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Are you experienced? Prior experience and the survival of new organizations


  • Michael S. Dahl
  • Toke Reichstein


This paper investigates the relationship between the level of experience of managers and founders, and the likelihood of survival of their new firms. We take advantage of a comprehensive dataset covering the entire Danish labor market from 1980-2000. This is used to trace the activities of top ranked members of start-ups prior to their founding, and follow the fate of these firms. More specifically, we compare the survival of spin-offs from surviving parents, spin-offs from exiting parents, and other start-ups. Moreover, we investigate whether firms managed and founded by more experienced teams with higher levels of industry-specific experience are more likely to survive. Distinguishing between survivors and firms that have been acquired, we find that spin-offs from a surviving parent company combined with and industry-specific experience, positively affects the likelihood of survival. We also find that spin-offs from parent companies that exit are less likely to survive than either spin-offs from surviving parents or other start-ups. These findings support the theoretical arguments that organizational heritage is important for the survival of new organizations. We found no similar significant results when comparing exits with firms that have been acquired.

Suggested Citation

  • Michael S. Dahl & Toke Reichstein, 2005. "Are you experienced? Prior experience and the survival of new organizations," DRUID Working Papers 05-01, DRUID, Copenhagen Business School, Department of Industrial Economics and Strategy/Aalborg University, Department of Business Studies.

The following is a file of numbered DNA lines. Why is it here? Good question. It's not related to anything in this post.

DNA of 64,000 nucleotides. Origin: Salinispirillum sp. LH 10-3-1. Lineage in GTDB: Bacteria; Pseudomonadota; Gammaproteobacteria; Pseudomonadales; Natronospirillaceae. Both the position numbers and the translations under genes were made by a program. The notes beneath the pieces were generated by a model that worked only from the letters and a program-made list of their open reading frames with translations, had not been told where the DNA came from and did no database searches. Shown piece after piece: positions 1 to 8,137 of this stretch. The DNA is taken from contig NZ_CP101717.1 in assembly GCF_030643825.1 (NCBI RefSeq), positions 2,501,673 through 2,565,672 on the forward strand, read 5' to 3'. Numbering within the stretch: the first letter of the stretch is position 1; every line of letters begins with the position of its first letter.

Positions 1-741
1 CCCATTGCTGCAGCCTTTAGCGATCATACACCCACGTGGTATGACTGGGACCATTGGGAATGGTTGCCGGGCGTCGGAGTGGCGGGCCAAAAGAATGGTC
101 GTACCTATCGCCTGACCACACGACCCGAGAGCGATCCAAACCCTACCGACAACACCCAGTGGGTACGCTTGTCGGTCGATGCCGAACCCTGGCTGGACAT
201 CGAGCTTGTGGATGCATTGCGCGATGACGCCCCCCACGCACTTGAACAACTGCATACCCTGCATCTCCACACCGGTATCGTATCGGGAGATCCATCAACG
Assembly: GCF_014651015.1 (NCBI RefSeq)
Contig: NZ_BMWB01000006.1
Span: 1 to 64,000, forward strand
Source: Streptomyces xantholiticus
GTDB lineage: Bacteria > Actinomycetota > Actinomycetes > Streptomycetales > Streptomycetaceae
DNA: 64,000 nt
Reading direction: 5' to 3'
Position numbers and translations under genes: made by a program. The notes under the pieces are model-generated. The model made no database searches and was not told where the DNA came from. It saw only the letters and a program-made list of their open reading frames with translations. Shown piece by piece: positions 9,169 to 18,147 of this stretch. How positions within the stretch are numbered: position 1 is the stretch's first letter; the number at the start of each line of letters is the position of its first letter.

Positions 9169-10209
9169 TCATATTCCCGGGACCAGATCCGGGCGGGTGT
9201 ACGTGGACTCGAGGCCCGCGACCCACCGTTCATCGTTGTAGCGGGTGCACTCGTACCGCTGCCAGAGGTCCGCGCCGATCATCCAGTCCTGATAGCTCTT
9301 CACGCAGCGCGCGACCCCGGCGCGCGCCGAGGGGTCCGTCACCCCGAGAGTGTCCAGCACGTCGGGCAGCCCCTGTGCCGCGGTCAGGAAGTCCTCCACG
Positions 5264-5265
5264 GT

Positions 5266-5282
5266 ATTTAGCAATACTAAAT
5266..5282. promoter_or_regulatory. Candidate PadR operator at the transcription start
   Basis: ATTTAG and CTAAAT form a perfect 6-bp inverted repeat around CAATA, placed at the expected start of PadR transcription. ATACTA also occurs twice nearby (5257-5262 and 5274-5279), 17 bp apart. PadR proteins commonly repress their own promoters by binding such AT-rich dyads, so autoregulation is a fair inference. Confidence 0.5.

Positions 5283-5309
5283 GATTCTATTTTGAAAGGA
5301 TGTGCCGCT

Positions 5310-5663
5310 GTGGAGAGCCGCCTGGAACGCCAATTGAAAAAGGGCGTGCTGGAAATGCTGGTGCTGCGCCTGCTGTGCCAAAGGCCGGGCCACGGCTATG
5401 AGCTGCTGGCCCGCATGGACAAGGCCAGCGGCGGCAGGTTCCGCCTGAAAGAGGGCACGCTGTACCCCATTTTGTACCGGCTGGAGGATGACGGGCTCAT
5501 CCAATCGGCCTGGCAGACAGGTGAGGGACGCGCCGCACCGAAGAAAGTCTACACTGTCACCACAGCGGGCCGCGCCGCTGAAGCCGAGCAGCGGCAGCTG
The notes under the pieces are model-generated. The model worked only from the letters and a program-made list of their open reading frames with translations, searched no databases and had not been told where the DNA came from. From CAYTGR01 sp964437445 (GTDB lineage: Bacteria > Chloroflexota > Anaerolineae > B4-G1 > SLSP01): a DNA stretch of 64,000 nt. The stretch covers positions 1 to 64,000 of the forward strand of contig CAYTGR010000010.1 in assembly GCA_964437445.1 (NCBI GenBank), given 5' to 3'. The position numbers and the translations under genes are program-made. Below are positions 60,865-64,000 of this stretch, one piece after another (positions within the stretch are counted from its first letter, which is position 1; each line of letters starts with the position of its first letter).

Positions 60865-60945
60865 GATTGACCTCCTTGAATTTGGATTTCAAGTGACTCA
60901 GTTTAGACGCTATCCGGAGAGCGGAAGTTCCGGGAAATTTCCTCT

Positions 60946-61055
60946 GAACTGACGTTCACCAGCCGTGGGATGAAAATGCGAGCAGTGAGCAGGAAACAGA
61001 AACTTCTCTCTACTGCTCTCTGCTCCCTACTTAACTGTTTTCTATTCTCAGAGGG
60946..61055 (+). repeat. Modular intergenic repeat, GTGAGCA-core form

• Handle: RePEc:aal:abbswp:05-01

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    References listed on IDEAS

    1. Bingley, Paul & Westergaard-Nielsen, Niels, 2004. "Personnel policy and profit," Journal of Business Research, Elsevier, vol. 57(5), pages 557-563, May.
    2. Constance E. Helfat & Marvin B. Lieberman, 2002. "The birth of capabilities: market entry and the importance of pre-history," Industrial and Corporate Change, Oxford University Press, vol. 11(4), pages 725-760, August.
    3. Klepper, Steven, 2001. "Employee Startups in High-Tech Industries," Industrial and Corporate Change, Oxford University Press, vol. 10(3), pages 639-674, September.
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    More about this item


    Organizational routine; Industry-specific experience; Survival of new firms; Spin-offs;

    JEL classification:

    • L25 - Industrial Organization - - Firm Objectives, Organization, and Behavior - - - Firm Performance
    • M13 - Business Administration and Business Economics; Marketing; Accounting; Personnel Economics - - Business Administration - - - New Firms; Startups
    • L60 - Industrial Organization - - Industry Studies: Manufacturing - - - General

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